More Reviews by bigcj34
Alien Storm (Genesis) artwork
Alien Storm (Genesis)

Like many pre-16 bit conversions before, Alien Storm demonstrates how the arcades power isnít always necessary to provide an arcade style blast.
Vector (PC) artwork
Vector (PC)

Vector does a great job of providing an entertaining experience where only the arrow keys need be used.
Portal 2 (Mac) artwork
Portal 2 (Mac)

The many extra obstacles add plenty of freshness and the counterpointing speech of Wheatley and GlaDOS (plus Cave Johnsonís flamboyant tycoon-like persona) are highly entertaining themselves. However the cinematic blemish can unnecessarily stretch the game, whereas the co-operative campaign is straightforward and thus ...

Feedback

If you enjoyed this Rage Racer review, you're encouraged to discuss it with the author and with other members of the site's community. If you don't already have an HonestGamers account, you can sign up for one in a snap. Thank you for reading!

You must be signed into an HonestGamers user account to leave feedback on this review.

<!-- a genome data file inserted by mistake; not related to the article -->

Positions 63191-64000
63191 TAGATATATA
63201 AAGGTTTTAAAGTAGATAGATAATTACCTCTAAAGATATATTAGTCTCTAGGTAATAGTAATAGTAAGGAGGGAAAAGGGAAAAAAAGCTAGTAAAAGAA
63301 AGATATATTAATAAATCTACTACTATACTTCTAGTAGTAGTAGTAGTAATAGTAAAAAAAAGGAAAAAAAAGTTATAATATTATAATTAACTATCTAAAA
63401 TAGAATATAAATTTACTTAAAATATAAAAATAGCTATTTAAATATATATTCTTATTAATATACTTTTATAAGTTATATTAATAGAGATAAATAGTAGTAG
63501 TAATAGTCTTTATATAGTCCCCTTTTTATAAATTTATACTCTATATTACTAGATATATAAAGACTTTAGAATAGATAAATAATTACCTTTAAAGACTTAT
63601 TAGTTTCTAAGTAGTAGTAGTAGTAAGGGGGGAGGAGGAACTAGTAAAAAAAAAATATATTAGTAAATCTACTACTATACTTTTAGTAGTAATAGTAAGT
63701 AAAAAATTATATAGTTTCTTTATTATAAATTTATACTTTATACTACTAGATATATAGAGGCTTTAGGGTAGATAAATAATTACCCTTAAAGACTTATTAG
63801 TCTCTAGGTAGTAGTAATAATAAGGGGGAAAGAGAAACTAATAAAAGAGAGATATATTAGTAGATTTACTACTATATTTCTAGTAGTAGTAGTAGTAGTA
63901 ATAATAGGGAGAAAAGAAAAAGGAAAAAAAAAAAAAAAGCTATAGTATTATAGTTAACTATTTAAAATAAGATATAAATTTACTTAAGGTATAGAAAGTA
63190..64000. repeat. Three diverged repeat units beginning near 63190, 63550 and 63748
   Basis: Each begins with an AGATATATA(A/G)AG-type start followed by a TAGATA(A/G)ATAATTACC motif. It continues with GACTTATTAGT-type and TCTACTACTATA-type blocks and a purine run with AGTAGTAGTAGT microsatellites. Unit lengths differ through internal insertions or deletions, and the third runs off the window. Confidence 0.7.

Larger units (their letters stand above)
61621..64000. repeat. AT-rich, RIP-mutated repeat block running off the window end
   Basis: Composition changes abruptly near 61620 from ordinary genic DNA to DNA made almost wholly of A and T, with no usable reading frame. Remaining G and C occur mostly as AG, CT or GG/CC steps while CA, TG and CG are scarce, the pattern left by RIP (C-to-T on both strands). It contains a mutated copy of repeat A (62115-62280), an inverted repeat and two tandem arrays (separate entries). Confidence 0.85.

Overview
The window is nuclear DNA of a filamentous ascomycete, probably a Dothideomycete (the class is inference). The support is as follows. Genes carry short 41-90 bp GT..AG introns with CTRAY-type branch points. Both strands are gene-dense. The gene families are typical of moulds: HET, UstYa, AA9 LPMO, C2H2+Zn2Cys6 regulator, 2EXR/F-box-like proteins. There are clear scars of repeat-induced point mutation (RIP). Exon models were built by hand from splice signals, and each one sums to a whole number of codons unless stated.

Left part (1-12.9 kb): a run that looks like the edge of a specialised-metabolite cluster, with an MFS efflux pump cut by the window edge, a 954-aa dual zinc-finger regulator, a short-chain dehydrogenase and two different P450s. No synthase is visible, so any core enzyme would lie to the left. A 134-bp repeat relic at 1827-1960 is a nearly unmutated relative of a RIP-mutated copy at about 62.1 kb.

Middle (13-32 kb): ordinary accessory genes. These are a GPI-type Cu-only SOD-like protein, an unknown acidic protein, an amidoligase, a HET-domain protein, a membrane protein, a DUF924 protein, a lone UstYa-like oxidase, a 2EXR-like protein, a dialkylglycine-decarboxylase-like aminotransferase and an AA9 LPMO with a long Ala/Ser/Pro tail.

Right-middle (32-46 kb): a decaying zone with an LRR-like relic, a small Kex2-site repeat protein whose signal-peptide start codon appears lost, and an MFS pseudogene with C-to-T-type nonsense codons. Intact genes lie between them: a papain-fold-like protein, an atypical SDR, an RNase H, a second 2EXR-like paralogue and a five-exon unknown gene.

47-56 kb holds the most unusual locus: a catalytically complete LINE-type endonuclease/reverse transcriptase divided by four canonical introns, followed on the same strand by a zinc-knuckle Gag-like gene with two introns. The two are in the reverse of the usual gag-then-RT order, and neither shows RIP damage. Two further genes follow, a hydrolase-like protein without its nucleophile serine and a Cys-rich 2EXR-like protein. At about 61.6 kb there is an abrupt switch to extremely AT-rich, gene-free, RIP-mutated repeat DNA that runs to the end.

Site Policies & Ethics | Contact | Links

eXTReMe Tracker
© 1998-2014 HonestGamers
None of the material contained within this site may be reproduced in any conceivable fashion without permission from the author(s) of said material. This site is not sponsored or endorsed by Nintendo, Sega, Sony, Microsoft, or any other such party. Rage Racer is a registered trademark of its copyright holder. This site makes no claim to Rage Racer, its characters, screenshots, artwork, music, or any intellectual property contained within. Opinions expressed on this site do not necessarily represent the opinion of site staff or sponsors. Staff and freelance reviews are typically written based on time spent with a retail review copy or review key for the game that is provided by its publisher.